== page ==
I've been reflecting on how I ended up in Germany. The obvious answer is that I'm married to a German but it's not that simple. It kind of evolved through a series of events.
Years ago I was an application developer, managing a small team responsible for designing and implemeting an HR solution for the Japanese market. About midway through the development cycle someone had the bright idea to split up the functional and technical teams, both of which I managed along with the QA team.
I resisted as long as I could and since my team was working on the biggest and most complex product requirements of the release I had a lot of say - until the release was over, that is, and then they calmly carried out their diabolical plan to make me specialize. Everyone else had already made the switch and I was the last hard core generalist standing.
Given the choice between functional work (i.e., defining requirements and designing solutions) and technical work (implementing solutions) I chose the functional path because it seemed to be the rarer skill, by which I mean that fewer people seemed to be good at it. Most of the people I worked with were either subject matter experts with no design skills or technical experts who designed like engineers - i.e., for other engineers. Few of them were what I considered great application designers so it seemed like a promising niche.
(For an example of engineer-driven design, go use gmail. I hope Google doesn't blow up my blog or delete all my contacts for saying that - and I'm thinking I won't be Blog of Note any time soon - but it needed to be said.)
Not long after I felt underchallenged in my new specialized role so I made a decision to leave the US and spend an exciting year or so abroad. Oh, and I also planned to marry Ralf, whom I'd met on the job, but I couldn't count on that happening so mostly I was inviting the universe to fall in with my ideas.
The tricky bit was finding a job in Europe when my only other languages were Japanese and Russian. I put my name 'out there' and was offered a job in the European sales team at the same company, which I eagerly accepted. Accordingly, I quit my job as functional analyst and put the paperwork in motion to move abroad.
Then disaster struck.
A couple of weeks before my planned departure date the offer was withdrawn! They decided to give the job to someone else already living in Europe, AFTER making me a formal offer. Rotten, I know, but believe it or not people pull crappy stunts like that all the time. Unfortunately, this particular crappy stunt left me jobless, homeless and with not much of a savings.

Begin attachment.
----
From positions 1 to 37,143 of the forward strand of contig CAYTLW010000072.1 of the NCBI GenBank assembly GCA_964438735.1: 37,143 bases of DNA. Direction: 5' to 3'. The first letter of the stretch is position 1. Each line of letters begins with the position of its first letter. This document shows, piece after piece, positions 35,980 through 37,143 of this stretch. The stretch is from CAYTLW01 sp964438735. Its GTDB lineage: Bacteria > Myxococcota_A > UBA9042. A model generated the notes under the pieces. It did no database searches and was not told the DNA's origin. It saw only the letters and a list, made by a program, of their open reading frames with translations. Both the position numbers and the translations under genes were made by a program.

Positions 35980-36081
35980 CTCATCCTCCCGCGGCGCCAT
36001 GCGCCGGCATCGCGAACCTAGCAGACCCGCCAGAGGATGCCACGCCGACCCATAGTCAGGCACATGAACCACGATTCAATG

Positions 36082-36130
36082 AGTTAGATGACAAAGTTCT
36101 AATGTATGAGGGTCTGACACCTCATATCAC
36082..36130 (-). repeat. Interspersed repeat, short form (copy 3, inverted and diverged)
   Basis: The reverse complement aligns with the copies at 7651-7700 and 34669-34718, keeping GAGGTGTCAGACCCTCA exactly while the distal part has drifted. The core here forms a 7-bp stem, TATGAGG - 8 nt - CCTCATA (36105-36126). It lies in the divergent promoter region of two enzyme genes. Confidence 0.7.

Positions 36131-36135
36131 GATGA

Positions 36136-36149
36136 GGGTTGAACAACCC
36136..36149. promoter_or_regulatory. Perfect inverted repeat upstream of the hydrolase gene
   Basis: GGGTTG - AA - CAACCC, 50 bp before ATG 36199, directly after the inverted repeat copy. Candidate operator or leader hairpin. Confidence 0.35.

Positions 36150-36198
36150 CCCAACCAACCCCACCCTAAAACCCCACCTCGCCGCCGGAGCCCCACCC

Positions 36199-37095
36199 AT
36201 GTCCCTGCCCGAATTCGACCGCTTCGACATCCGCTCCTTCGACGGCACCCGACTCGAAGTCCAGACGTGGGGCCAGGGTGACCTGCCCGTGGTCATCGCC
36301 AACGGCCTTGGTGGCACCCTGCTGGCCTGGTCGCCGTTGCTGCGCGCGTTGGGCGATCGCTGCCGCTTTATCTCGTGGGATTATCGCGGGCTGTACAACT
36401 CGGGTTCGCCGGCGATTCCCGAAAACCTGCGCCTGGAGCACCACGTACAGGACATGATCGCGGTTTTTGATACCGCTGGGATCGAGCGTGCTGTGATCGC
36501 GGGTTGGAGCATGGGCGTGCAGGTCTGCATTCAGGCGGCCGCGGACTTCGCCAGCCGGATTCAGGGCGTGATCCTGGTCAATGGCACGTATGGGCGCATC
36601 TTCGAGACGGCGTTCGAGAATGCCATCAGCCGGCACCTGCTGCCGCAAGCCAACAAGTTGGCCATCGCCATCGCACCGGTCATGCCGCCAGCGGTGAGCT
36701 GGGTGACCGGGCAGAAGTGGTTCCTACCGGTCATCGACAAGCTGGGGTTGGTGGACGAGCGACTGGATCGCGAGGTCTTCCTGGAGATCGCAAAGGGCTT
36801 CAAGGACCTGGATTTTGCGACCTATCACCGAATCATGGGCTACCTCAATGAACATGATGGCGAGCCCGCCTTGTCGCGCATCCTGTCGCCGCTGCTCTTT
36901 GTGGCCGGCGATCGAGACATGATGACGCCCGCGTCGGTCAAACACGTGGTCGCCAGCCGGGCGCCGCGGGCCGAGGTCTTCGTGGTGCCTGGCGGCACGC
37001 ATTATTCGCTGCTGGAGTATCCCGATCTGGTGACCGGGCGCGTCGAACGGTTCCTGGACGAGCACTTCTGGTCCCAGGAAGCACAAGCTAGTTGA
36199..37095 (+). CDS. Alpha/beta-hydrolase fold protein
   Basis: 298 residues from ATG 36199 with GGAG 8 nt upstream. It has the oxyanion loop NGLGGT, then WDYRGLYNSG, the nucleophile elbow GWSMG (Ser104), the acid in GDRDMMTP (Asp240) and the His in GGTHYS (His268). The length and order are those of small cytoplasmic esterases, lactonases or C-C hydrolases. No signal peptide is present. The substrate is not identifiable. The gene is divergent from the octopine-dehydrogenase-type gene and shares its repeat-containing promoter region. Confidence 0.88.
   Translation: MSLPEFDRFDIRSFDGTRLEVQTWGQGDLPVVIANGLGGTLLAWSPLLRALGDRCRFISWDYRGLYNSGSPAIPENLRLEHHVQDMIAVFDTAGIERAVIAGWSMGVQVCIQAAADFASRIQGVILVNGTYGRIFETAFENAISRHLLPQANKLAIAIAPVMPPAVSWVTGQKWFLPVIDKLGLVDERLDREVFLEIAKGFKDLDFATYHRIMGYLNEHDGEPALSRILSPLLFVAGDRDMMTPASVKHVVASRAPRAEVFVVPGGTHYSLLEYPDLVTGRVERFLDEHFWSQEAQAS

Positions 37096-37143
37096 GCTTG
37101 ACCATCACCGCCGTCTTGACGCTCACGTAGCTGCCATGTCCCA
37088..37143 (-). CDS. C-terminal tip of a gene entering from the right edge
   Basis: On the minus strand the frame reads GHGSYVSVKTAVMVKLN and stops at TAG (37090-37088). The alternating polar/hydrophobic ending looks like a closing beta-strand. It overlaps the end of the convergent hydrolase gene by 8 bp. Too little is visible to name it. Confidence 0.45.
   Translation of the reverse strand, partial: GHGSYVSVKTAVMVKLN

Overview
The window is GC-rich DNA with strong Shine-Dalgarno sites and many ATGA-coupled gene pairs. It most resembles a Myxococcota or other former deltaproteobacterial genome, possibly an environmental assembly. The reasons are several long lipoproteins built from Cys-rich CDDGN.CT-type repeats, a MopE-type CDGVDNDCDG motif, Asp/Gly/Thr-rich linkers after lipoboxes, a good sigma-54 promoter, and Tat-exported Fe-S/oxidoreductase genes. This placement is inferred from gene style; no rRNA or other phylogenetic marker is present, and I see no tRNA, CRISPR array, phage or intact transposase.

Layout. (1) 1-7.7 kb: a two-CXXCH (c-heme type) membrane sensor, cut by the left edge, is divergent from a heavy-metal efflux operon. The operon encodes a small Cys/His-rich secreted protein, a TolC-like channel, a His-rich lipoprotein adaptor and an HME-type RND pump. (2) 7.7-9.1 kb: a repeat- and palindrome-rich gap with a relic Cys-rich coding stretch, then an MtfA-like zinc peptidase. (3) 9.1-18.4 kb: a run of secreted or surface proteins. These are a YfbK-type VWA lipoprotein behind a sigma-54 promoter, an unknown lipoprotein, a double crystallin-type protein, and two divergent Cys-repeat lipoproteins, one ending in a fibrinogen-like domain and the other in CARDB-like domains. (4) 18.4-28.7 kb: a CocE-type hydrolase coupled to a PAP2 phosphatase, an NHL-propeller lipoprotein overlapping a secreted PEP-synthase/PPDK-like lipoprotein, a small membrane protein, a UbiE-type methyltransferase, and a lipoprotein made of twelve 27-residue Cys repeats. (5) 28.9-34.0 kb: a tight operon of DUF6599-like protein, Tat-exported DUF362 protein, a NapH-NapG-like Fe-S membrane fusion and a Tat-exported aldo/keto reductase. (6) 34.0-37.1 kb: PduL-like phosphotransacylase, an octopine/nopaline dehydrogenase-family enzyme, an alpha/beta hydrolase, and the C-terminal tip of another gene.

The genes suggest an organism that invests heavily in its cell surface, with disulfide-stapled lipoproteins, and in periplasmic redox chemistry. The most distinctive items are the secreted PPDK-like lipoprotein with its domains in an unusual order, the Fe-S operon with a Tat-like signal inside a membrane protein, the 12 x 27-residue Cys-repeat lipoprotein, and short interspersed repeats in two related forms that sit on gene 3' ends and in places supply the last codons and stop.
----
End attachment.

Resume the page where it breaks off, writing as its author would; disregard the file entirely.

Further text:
The good news is that I was also single, mobile and good at my job so I didn't despair. Much. And sure enough, about three days later I got a call from the manager of the German sales team with an offer. A bit less money but based in Germany. The only catch was that I had to learn German but they would pay for lessons.
What, am I stupid? I jumped at it! Ten days later I was in Munich struggling to learn German well enough to do a passable sales demo as well as learn a completely unfamiliar product area, because right after hiring me my manager was demoted to head up the financials product, rather than all products. Now, I'm a smart cookie, but there are limits to human ability and there was no way I'd be up to speed any time soon.
That's a fancy way of saying I sucked.
Meanwhile the manager of the consulting organization adopted the strange and offputting habit of coming to the door of the sales room to glare at me several times a day. We're talking resentful glares of hatred here and I really didn't understand what I'd done to offend him. My German manager soon clarified the matter: One of the key projects was dying a slow hideous death and they needed someone with my skills to save it - and meanwhile here I was wasting everyone's time trying to sell products I knew nothing about in a language I couldn't speak!
When he put it that way it kind of made sense. So, to make a long story short, I was soon after absorbed into the consulting group, helped save the project, got promoted to project manager (accompanied by more glares of hatred - I learned later it was his only expression), managed another project then joined the product strategy group. And married Ralf. Over time we had two kids and left our jobs to join a start up company.
Blah, blah, blah.
Anyway, my point is that some of these changes were planned by me, whereas others just kind of happened. And really, that's the way things go in life. You're never prepared for the sucker punches and you never know what will turn up when they happen. Also, there are a lot of great people out there, like my awesome German boss who offered to stand up for me and even get fired if I didn't want to change jobs.
(He has since emigrated to Ireland and is now a professional chef. Not because of me. Probably.)
You just never know. That's what faith is for.